WEEKLY NEWSLETTER JULY 10, 2020

And after the earthquake a fire; but the LORD was not in the fire: and after the fire a still small voice. ~ 1 Kings 19:12, KJV

The beeper buzzed. The emergency department was already calling with another admission. It was March of my internship, and I was starting another 36-hour call. The snow was still on the ground outside, and my mood inside was blue. I went into the trauma room to see why they were calling, and my heart sank. It was an elderly woman who was comatose. I looked to see if she was breathing but was not sure. I raised her left arm to check for a pulse, and her arm flopped toward me in an unnatural manner. The humerus was completely fractured.

I started doing the resuscitative procedures while thinking, thankfully, she was comatose and not feeling any pain. She had a history of multiple myeloma that had eroded the bones away in several places. In addition, she had sunken craters in her forehead. The steroids she was on had induced a hyperosmolar hyperglycemic state.

As each lab report was returned to me, it contained another problem that needed to be addressed. I worked through them, one at a time, thinking my goal would be to provide comfort measures until the cancer had run its natural course. However, the Lord had other plans.

She was moved to the ICU and lived through my 36 hours on call. To my amazement, she was alive the next day, and the next. A few days later, the nurses told me she was speaking, which I could not help but question. However, her vital signs stabilized to the point she was ready to be moved to the floor.

As always is the case in an internship, my turn for call came again. I was patrolling the hallway and raiding the fridge when I heard music coming from her room. The voice was broken and halting, but it was my patient singing with friends and family, “Shall We Gather at the River?” To a tired and lonely intern, it sounded like angels singing from Heaven.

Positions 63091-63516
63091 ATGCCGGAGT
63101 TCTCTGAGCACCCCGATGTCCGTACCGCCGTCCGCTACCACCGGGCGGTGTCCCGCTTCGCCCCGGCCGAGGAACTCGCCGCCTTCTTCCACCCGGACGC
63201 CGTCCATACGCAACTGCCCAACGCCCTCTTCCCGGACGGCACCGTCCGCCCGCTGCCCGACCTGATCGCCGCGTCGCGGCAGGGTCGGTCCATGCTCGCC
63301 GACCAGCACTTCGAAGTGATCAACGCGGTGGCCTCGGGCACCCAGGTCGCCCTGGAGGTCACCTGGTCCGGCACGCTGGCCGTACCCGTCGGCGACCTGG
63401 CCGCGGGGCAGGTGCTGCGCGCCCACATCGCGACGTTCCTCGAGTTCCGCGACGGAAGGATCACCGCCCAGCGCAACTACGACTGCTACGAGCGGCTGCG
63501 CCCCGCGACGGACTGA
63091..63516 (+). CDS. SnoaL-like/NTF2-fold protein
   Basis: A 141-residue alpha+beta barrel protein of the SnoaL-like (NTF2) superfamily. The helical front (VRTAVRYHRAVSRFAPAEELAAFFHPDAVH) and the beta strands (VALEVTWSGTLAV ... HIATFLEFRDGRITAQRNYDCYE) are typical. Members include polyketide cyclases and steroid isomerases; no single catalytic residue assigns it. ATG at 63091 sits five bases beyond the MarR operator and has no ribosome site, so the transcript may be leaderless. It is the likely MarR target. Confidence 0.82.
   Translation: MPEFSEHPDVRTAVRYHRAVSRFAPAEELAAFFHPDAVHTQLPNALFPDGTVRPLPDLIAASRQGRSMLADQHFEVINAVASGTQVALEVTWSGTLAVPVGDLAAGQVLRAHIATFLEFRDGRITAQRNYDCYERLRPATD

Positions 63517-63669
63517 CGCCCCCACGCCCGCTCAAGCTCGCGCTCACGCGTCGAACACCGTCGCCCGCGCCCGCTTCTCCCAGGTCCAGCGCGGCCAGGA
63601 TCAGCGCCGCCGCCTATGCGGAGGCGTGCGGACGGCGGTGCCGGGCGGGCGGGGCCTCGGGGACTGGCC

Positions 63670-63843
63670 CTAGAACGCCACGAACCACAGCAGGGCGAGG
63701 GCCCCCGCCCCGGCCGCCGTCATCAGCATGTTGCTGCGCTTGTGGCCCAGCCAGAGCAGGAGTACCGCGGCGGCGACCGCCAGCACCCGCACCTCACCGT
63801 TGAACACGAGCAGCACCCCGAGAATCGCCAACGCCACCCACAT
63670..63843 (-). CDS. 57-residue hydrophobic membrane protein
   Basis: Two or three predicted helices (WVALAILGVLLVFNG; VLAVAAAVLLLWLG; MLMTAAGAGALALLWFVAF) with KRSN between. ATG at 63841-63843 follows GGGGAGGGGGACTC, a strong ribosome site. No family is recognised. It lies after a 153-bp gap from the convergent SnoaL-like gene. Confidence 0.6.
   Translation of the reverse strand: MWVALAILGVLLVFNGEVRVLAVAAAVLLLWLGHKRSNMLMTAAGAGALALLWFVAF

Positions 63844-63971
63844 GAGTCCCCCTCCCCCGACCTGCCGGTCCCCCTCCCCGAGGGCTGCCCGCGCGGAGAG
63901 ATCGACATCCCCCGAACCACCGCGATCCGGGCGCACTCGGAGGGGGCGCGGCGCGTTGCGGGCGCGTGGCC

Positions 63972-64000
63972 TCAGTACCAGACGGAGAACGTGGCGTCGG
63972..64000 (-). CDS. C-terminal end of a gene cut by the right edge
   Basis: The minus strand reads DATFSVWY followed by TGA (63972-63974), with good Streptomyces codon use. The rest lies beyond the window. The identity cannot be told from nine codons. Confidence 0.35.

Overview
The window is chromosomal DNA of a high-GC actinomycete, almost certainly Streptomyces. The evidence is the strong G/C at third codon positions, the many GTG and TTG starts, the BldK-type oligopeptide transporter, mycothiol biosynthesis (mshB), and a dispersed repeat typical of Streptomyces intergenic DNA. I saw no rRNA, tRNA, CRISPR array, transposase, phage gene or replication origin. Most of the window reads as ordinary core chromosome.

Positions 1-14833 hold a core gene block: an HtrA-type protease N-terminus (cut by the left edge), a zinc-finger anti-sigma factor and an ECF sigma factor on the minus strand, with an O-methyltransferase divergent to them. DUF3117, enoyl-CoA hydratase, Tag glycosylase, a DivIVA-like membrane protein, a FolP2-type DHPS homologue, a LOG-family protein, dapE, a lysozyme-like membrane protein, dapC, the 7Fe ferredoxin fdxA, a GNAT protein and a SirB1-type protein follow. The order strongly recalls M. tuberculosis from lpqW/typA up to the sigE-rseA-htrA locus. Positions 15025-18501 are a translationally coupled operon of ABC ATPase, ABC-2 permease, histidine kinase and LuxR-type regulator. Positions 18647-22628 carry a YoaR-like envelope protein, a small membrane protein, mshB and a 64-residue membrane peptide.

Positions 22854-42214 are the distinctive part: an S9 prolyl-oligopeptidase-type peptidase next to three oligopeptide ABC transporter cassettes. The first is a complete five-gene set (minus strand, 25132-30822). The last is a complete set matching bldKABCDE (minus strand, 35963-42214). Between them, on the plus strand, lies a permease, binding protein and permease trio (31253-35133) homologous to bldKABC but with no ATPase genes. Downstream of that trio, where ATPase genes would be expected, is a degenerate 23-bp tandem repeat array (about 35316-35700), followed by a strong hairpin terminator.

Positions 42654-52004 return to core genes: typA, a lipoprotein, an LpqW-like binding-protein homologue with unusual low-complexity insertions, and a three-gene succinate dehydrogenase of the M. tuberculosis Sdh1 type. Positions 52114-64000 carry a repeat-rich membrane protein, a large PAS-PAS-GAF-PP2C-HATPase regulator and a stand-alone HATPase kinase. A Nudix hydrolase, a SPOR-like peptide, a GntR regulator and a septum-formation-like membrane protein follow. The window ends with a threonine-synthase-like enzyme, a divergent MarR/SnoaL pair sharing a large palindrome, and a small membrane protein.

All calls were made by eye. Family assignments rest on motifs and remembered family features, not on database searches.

When I looked in her room, she had her Bible in her hand, trying to hold it up with her good arm while the broken arm was in a makeshift splint. The picture was inspirational, and I could envision angels helping her hold the Bible. I had missed church many times due to my internship, but this scene was the most powerful sermon I had heard in a long time.

God speaks to us in many ways. I have had the privilege of meeting many dynamic people in my career who have truly inspired me. However, none have influenced me the way this lady did at a time when I needed it. I received praise from my fellow residents for making the great “save” on this patient. But I knew in my heart the reason this lady lived. She had one more sermon to preach before she was going to rest-waiting to be “gathered at the river.”

T. Martin Kelly, LLUSM class of 1985, is an attending physician in the emergency medicine residency program at Carl R. Darnall Army Medical Center in Fort Hood, Texas. 

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